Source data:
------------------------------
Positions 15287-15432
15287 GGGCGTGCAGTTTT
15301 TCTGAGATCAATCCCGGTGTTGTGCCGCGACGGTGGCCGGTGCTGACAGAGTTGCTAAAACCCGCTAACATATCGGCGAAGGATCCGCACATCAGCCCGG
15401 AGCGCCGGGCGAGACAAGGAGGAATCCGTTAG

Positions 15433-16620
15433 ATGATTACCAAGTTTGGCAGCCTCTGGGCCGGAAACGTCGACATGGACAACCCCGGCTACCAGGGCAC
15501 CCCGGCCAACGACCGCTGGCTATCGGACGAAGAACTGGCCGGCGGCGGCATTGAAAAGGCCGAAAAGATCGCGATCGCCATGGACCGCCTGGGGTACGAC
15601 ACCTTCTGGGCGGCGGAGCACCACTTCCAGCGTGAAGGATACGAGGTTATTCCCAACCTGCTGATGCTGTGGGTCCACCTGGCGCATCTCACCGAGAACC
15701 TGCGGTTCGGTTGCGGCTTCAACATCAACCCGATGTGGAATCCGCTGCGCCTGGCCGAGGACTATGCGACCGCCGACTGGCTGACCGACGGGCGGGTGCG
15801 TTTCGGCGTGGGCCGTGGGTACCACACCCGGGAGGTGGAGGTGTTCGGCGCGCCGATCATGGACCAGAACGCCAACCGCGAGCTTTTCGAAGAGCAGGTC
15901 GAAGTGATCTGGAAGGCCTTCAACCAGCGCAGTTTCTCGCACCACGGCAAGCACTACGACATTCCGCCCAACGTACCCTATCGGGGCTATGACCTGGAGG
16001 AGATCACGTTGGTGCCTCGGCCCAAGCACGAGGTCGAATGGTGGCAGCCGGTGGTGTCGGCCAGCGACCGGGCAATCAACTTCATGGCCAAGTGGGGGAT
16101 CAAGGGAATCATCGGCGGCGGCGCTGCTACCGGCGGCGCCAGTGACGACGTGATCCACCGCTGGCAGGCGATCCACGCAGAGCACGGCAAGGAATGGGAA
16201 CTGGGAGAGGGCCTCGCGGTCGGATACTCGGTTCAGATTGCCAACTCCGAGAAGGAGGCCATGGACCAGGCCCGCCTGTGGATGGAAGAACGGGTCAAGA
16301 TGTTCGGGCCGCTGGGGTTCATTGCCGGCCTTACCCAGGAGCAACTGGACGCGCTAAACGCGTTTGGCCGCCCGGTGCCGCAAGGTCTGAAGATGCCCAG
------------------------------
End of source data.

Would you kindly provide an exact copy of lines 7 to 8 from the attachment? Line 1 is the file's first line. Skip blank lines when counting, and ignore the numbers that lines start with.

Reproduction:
15501 CCCGGCCAACGACCGCTGGCTATCGGACGAAGAACTGGCCGGCGGCGGCATTGAAAAGGCCGAAAAGATCGCGATCGCCATGGACCGCCTGGGGTACGAC
15601 ACCTTCTGGGCGGCGGAGCACCACTTCCAGCGTGAAGGATACGAGGTTATTCCCAACCTGCTGATGCTGTGGGTCCACCTGGCGCATCTCACCGAGAACC